Assistant Professor of Japanese at the University of Texas at Austin.
Assessing Perceived Needs for Japanese Language Training in U.S. Business Education: Perspectives from Students, Business Faculty, and Business Professionals
Article first published online: 31 DEC 2008
© 1995 American Council on the Teaching of Foreign Languages
Foreign Language Annals
Volume 28, Issue 1, pages 103–115, March 1995
How to Cite
Saito, Y. (1995), Assessing Perceived Needs for Japanese Language Training in U.S. Business Education: Perspectives from Students, Business Faculty, and Business Professionals. Foreign Language Annals, 28: 103–115. doi: 10.1111/j.1944-9720.1995.tb00772.x
- Issue published online: 31 DEC 2008
- Article first published online: 31 DEC 2008
- Cited By
ABSTRACT In the interest of developing new approaches to Japanese language instruction that can meet the demands of these career-minded students, this study compares the responses of both business faculty and students of Japanese language to a survey that asked them to assess the career value of Japanese language ability. In order to determine whether the attitudes of business faculty and students are consonant with professional situations outside the academy, this study also surveys executives and directors of international divisions within a number of U.S. corporations about their perceptions of the practical advantages of a background in Japanese language in the contemporary business world.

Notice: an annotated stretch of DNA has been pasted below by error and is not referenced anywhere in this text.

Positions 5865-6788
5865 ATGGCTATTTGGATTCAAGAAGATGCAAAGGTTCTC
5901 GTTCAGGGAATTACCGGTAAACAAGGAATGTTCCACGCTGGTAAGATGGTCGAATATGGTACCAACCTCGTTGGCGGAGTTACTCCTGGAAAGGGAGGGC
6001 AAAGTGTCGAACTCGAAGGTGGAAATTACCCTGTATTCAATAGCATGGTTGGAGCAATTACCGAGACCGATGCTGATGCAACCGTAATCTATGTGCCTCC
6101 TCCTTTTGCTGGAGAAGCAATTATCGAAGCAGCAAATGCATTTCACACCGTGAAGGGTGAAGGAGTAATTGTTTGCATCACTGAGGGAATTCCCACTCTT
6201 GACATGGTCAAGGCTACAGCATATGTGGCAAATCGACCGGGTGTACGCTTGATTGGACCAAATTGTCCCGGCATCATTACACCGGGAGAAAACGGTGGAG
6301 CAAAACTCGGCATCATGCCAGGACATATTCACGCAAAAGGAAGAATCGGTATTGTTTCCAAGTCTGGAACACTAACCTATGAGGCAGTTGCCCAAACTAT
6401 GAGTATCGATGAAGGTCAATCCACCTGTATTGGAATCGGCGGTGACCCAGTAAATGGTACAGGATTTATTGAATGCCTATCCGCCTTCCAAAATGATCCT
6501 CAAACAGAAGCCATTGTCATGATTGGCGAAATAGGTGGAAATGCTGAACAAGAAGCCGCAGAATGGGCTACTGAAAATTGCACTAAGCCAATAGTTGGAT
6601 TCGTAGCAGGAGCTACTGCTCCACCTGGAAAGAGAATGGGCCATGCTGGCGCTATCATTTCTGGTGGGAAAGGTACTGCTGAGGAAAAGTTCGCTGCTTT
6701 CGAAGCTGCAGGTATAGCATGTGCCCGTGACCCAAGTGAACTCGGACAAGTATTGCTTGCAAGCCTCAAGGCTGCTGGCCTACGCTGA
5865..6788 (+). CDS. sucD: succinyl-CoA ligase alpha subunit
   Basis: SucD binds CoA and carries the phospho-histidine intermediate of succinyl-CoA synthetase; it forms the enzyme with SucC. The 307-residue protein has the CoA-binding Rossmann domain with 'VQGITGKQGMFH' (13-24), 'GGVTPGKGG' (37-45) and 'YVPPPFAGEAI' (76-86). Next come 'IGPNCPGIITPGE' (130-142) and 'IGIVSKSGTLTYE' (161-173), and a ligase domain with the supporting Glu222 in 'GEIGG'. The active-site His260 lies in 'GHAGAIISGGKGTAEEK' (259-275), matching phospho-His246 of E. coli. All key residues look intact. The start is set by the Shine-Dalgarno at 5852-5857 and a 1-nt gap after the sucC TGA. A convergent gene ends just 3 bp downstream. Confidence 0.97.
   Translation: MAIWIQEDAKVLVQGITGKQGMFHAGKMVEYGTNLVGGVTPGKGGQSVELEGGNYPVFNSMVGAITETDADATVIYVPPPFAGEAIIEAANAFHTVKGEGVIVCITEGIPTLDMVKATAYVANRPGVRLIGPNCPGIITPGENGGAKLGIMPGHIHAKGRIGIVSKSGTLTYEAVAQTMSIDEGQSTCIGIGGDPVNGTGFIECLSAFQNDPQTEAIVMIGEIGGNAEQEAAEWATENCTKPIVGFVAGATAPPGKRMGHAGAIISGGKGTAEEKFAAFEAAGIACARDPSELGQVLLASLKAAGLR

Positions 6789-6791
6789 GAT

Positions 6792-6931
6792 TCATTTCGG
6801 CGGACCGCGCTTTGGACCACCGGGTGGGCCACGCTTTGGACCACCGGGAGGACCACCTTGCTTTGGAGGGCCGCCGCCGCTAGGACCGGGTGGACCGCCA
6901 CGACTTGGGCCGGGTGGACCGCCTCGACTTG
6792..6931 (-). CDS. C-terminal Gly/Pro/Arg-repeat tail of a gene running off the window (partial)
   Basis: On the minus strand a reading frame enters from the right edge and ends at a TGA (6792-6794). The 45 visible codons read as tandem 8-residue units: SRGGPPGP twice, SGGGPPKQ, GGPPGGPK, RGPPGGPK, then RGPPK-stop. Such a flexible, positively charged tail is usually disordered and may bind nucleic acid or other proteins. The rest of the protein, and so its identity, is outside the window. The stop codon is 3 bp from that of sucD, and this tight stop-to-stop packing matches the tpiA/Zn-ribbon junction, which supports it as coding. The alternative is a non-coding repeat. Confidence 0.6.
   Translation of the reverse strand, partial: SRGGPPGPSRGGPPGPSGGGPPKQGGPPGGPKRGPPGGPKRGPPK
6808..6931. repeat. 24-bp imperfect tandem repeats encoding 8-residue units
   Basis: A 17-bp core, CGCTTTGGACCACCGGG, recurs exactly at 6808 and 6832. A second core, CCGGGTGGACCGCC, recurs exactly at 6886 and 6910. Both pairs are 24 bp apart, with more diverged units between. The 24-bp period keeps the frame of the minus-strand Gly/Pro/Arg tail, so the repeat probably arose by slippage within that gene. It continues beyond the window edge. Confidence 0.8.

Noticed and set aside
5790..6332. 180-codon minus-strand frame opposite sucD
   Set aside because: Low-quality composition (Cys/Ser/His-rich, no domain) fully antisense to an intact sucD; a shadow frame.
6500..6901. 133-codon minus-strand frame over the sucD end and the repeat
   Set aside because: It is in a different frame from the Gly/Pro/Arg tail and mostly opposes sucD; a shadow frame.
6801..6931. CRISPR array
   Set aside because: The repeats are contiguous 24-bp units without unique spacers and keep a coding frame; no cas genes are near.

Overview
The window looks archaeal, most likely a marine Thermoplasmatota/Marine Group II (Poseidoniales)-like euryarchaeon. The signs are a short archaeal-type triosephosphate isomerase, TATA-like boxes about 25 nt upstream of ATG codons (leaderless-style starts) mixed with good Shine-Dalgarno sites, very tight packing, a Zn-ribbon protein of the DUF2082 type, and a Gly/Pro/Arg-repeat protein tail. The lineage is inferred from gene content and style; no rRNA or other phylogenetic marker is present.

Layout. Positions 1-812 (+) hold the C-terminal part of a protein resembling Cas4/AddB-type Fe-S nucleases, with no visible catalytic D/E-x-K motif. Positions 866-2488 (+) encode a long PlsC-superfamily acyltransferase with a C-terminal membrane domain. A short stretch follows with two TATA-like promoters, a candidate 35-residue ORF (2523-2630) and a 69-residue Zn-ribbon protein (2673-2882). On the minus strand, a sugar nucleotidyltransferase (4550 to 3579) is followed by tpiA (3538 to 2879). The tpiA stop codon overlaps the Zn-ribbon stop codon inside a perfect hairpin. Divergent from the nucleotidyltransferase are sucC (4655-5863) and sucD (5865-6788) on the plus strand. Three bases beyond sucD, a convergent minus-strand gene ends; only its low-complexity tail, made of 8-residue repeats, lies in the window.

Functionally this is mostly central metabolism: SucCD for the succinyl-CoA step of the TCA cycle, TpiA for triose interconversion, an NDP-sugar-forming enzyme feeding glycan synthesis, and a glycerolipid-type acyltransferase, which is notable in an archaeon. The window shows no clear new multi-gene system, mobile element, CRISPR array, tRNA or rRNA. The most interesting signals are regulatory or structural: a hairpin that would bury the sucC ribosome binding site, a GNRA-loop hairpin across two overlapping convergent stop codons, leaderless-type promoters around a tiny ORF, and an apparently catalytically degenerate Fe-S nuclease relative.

The results of this study show that business faculty, foreign language faculty, and business students have differing ideas about the role of language learning–in this study, the learning of Japanese–in preparing for careers that involve international activity. Students and business professionals outside the university, however, concur in their attitudes about the importance of foreign language proficiency. These findings suggest that business school curricula need to accommodate foreign language study to a greater degree and that the content of foreign language courses must reflect the practical needs of business students. It is critical that Japanese and other foreign language programs and business programs cooperate more fully so that students who are motivated to learn can apply their acquired language ability and cultural knowledge to successful career development.